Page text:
Why I Oppose the Graduated Income Tax
By Jeff Keicher, State Representative, 70th District
One of the major issues pending in Springfield today is the graduated income tax, a centerpiece of Governor JB Pritzker’s agenda. On May 1, the Illinois State Senate voted to place a constitutional amendment on the November 2020 General Election ballot asking voters to approve changing the Illinois Constitution to allow for a graduated income tax, with rates to be set by politicians in Springfield and subject to change at any time.
For months, the Governor and his allies have been blanketing the state with a multi-million dollar paid advertising campaign, touting who will pay more and who will pay less under their plan. Yet, in a troubling development, the proposed rates have already been amended once since they were first introduced. Candidly, Governor Pritzker said he cannot give any “guarantees” that there will not be more changes to the rates, which means higher taxes on middle-income earners.
This is important because it proves exactly what taxpayers should fear most – in Springfield, politicians cannot be trusted NOT to raise your rates over, and over, and over again. Due to massive spending increases and a total lack of fiscal discipline in recent years, the rates being pursued by supporters of the graduated income tax are unsustainable and would inevitably be raised on middle-class families.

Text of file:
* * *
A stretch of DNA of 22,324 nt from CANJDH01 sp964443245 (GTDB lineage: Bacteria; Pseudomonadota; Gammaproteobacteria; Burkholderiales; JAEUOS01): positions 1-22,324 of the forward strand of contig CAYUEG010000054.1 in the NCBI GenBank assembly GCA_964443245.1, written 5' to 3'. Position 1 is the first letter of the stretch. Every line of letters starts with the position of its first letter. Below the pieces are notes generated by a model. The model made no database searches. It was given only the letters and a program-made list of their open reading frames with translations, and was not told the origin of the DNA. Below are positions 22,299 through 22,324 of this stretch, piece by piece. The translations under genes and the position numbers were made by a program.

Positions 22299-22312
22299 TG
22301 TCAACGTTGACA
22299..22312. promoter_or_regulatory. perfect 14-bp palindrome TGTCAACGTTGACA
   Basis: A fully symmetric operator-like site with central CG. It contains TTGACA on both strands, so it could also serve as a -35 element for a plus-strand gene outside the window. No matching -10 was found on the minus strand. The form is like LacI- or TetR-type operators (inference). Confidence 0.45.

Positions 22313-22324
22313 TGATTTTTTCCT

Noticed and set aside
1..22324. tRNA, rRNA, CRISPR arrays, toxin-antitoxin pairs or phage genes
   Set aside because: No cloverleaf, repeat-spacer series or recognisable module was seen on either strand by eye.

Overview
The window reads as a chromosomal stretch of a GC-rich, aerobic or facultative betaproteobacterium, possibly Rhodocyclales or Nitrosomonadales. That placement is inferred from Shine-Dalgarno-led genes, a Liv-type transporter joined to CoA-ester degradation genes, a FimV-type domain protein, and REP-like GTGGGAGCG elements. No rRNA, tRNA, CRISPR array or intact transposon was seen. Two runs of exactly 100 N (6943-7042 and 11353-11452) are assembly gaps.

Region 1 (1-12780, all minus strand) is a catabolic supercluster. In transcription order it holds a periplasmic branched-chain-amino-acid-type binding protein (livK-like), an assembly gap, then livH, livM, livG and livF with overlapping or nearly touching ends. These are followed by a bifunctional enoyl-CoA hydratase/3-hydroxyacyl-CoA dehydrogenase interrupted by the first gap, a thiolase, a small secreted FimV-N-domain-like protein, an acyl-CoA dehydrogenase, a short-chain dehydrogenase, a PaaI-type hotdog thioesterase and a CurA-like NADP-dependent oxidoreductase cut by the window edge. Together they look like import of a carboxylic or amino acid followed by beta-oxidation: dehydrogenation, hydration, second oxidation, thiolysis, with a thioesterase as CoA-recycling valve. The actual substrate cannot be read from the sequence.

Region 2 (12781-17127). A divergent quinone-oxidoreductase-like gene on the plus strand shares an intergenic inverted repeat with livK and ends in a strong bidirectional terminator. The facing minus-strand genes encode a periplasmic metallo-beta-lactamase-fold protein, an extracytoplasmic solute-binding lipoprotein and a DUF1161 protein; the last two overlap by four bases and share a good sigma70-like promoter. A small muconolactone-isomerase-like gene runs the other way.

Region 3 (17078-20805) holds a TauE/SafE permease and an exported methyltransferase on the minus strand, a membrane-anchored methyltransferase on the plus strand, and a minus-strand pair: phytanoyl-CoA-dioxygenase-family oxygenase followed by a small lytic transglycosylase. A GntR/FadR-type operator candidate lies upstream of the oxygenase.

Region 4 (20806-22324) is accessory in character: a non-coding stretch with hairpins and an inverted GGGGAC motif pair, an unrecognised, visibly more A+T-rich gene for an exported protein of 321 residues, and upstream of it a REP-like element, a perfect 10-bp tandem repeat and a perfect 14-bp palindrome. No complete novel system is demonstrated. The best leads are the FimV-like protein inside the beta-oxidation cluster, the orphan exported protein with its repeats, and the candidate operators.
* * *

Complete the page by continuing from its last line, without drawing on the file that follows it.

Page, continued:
In a major development, new projections from the Illinois Department of Revenue indicate that this year’s tax receipts will be the HIGHEST they have ever been in our state’s 200-year history. This makes it plainly clear – we have the money to balance the budget with NO new taxes and NO tax increases.
Opposition to the graduated income tax is bipartisan. State Representative Jonathan Carroll, a Democrat from Northbrook, said this week “I am a no on this plan and changing the constitution” and, referring to the graduated income tax, said “punishing people for being successful is very shortsighted.” I agree.
Illinois’ flat income tax is one of the few remaining competitive advantages we have compared to neighboring states. According a recent study by WalletHub, Illinois residents pay the highest overall tax burden in the country, particularly when you factor in the impact of our outrageously high property taxes. Moving to a graduated income tax – with rates to be set by politicians in Springfield and subject to being raised at any time – would only serve to drive more families and jobs out of Illinois. We cannot afford that.
The graduated income tax bill will be considered by the House of Representatives in the very near future. I will be joining colleagues on both sides of the aisle in voting NO.
Jeff Keicher is the representative for Illinois' 70th District.